JEANNE MOOS, CNN CORRESPONDENT (voice-over): Say it ain't so, Joe. The vice president invades Costco.

BIDEN: Are we going to cut through the liquor section?

MOOS: Forget driving a sleigh. Joe Biden didn't even drive his own cart. A Costco employee seemed thrilled to do the honors. His consumer confidence was high as the VP flashed his Costco card. Instead of bells, Joe Biden he had the press pack in tow.

UNIDENTIFIED MALE: You guys, if you'll keep walk backwards, please. You guys, go to the bakery section, please.

MOOS: Imagine shopping for a watch with the press watching from behind every counter as Vice President Biden called his daughter.

BIDEN: Getting some guidance.

MOOS: He looked at a $1,200 watch, but we don't know if he bought any watches. We do know what he ate. Every free sample in sight in the bakery section, where he bought an apple pie.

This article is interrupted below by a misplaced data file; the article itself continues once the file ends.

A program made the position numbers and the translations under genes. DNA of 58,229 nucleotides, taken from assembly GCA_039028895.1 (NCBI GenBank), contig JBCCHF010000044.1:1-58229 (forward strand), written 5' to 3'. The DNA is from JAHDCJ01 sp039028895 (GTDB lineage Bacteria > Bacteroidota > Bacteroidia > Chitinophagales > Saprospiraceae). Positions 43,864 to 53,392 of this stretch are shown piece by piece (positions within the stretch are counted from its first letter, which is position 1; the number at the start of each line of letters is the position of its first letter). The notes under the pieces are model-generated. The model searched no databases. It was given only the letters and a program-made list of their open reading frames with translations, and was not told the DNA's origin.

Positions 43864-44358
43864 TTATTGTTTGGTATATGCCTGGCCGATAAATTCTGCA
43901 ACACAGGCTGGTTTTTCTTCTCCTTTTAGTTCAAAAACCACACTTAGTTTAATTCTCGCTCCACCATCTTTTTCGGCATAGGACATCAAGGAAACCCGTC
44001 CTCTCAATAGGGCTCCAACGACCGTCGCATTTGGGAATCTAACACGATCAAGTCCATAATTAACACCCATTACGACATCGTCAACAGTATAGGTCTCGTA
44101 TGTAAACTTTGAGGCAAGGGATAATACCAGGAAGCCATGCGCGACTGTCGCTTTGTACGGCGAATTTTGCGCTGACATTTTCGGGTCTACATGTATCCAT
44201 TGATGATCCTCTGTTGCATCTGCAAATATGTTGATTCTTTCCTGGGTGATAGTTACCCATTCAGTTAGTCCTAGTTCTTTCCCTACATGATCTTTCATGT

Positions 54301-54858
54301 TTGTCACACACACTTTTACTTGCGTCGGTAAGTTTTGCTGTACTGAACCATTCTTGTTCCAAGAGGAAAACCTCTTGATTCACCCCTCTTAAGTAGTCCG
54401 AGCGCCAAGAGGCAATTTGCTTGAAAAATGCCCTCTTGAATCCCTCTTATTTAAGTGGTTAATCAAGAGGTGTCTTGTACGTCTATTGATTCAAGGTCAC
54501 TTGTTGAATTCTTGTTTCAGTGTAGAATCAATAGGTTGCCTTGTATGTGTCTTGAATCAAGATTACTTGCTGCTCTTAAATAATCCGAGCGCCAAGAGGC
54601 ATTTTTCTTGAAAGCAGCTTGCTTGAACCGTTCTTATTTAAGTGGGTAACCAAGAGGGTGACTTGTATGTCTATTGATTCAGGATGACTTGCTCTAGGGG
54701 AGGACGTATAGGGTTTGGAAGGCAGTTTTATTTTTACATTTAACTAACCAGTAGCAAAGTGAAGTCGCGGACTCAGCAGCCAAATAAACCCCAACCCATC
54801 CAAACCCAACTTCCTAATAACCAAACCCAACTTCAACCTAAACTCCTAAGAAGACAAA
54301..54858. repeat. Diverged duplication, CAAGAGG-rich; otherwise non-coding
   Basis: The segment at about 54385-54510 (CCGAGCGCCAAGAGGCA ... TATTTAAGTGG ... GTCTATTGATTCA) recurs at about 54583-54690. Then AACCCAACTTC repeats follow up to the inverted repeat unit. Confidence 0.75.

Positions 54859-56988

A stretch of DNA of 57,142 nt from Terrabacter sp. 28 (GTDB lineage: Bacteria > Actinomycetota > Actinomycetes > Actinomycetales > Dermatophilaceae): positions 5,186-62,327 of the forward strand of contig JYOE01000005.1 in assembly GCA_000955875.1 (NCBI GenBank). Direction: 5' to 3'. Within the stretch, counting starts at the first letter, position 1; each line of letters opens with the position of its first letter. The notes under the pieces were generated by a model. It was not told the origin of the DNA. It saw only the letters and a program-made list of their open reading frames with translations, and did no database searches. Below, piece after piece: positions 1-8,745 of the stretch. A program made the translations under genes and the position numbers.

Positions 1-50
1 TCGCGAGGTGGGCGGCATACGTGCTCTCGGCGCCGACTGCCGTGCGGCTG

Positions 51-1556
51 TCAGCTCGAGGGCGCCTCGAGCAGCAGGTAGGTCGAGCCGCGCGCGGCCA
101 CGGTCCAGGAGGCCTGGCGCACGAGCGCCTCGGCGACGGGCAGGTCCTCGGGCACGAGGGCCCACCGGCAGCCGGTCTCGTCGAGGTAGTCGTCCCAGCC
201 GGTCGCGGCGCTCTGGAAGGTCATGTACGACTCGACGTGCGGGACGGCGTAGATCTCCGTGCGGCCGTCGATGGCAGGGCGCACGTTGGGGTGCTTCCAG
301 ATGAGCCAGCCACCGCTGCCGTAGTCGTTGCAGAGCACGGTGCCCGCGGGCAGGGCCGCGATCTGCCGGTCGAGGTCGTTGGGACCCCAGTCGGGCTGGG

(on camera) It's a dilemma. Do you want to shake hands or eat?


MOOS (voice-over): He shook and ate and put a package of crackers in his cart. Costco cost the vice president a lot of calories.

BIDEN: You get fat just walking through this store.

MOOS: Vice President Biden came to promote extending middle class tax cuts. It probably didn't hurt that the cofounder of Costco was a big Obama contributor.

Before he left, the V.P. used the phone of his cart driver, Ivy Stewart (ph), to call her grandmother and leave a message. Ivy was so moved by the whole experience, she wiped away tears.

BIDEN: Thanks for shopping with me, and I know you won't tell anybody what I bought for Christmas.

MOOS: Here's a hint from Nat King Cole's classic.

NAT KING COLE, SINGER (singing): Chestnuts roasting...

MOOS (singing): ... on the Duraflame. (speaking) The "Huffington Post" held a caption contest for Joe Biden's checkout photo. Our favorite, "Stopped by for some fire logs. Went home with a flat screen TV." Thirty-two inches.